Adverse reactions with 3,4-methylenedioxymethamphetamine (MDMA; 'ecstasy')

Drug Saf. 1996 Aug;15(2):107-15. doi: 10.2165/00002018-199615020-00003.


3,4-Methylenedioxymethamphetamine (MDMA; 'ecstasy') is an increasingly popular recreational drug in the US, Western Europe and Australia. In animals, including nonhuman primates, MDMA is known to damage brain serotonin (5-hydroxytryptamine; 5-HT) neurons. It is not known whether MDMA damages serotonin neurons in the human brain but there is some indication that it may. Although the large majority of individuals who have used MDMA recreationally do not develop acute complications, as the popularity of MDMA has increased, so have reports of adverse nonpsychiatric and psychiatric consequences associated with use of the drug. Further, since manifestations of MDMA-induced serotonin injury might only become apparent with age, or under periods of stress, it is possible that some individuals with no apparent abnormalities might develop complications over time.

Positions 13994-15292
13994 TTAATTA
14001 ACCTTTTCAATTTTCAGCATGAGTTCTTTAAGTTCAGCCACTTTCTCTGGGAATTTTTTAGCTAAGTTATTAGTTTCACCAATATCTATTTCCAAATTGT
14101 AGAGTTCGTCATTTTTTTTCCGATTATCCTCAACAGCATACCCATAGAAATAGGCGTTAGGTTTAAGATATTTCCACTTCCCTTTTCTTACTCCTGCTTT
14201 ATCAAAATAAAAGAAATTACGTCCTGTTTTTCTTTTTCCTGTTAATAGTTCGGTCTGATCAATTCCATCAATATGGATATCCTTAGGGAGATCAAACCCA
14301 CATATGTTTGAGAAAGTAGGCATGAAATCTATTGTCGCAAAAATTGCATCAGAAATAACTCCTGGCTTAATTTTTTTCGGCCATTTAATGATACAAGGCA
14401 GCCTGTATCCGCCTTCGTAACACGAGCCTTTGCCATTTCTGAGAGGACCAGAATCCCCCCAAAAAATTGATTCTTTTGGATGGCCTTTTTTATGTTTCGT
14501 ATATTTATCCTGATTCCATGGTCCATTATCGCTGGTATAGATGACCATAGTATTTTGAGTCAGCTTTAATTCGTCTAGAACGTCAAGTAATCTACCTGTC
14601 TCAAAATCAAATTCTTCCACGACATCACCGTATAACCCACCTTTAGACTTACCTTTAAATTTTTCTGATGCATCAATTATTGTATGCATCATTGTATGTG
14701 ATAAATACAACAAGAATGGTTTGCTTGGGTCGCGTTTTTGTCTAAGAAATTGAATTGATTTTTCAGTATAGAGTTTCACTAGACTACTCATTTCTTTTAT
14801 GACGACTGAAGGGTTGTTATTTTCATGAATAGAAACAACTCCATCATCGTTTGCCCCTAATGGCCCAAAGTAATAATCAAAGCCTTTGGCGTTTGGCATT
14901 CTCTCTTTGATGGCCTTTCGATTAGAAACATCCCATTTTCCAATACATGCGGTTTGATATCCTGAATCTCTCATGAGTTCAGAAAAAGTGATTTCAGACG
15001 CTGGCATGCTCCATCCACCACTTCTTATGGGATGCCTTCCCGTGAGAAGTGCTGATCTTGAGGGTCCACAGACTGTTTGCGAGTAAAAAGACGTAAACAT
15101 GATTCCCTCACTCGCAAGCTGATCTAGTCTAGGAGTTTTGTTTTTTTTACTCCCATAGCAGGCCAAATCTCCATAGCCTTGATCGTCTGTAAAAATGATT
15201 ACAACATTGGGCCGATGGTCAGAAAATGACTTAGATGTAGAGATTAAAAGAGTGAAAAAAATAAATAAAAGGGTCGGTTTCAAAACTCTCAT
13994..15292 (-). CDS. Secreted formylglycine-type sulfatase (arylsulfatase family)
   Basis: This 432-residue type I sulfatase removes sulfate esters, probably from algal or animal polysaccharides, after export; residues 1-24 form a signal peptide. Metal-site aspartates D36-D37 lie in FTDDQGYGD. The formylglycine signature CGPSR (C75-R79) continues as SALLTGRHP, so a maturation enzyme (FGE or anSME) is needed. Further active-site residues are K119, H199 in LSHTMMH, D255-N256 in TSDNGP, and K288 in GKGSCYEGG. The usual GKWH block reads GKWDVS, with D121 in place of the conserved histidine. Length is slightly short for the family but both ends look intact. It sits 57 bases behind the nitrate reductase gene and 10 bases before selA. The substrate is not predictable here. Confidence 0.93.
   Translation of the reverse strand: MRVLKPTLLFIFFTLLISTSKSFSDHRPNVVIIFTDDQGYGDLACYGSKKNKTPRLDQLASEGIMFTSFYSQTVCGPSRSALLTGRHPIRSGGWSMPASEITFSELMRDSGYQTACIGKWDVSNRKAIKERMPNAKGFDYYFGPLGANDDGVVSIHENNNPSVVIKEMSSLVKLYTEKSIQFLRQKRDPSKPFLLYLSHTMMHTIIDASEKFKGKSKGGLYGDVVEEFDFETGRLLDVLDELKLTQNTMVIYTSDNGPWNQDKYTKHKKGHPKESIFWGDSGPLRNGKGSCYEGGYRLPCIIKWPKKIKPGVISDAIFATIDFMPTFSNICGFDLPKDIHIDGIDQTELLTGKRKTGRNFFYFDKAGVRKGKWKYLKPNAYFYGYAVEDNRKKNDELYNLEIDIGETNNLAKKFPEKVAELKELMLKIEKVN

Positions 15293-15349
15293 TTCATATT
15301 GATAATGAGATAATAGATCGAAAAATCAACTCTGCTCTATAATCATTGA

Publication types

  • Review

MeSH terms

  • Animals
  • Brain / drug effects
  • Hallucinogens / adverse effects*
  • Heart / drug effects
  • Humans
  • Mental Disorders / chemically induced
  • N-Methyl-3,4-methylenedioxyamphetamine / adverse effects*
  • Substance-Related Disorders


  • Hallucinogens
  • N-Methyl-3,4-methylenedioxyamphetamine